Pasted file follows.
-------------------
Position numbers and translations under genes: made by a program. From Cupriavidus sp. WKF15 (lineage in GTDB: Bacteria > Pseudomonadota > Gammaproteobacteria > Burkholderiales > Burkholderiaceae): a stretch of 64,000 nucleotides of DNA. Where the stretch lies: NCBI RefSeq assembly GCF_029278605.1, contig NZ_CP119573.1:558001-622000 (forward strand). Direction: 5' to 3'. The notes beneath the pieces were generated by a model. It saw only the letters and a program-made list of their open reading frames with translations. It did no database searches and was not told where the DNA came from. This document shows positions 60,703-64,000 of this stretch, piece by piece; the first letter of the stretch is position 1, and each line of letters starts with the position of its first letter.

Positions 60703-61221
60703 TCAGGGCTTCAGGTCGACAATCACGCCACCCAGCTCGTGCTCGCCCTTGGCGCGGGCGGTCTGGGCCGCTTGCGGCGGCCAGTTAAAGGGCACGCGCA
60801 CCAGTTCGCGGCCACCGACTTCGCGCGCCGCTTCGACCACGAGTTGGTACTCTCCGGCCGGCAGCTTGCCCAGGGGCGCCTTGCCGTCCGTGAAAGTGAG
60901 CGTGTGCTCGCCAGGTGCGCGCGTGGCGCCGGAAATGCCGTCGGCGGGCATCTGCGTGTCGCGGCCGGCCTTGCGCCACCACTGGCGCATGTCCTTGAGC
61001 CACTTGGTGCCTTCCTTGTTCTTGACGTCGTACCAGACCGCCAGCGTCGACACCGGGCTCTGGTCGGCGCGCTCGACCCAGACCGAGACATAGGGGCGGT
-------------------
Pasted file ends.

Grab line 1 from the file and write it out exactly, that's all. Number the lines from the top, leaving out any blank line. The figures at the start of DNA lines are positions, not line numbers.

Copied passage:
Position numbers and translations under genes: made by a program. From Cupriavidus sp. WKF15 (lineage in GTDB: Bacteria > Pseudomonadota > Gammaproteobacteria > Burkholderiales > Burkholderiaceae): a stretch of 64,000 nucleotides of DNA. Where the stretch lies: NCBI RefSeq assembly GCF_029278605.1, contig NZ_CP119573.1:558001-622000 (forward strand). Direction: 5' to 3'. The notes beneath the pieces were generated by a model. It saw only the letters and a program-made list of their open reading frames with translations. It did no database searches and was not told where the DNA came from. This document shows positions 60,703-64,000 of this stretch, piece by piece; the first letter of the stretch is position 1, and each line of letters starts with the position of its first letter.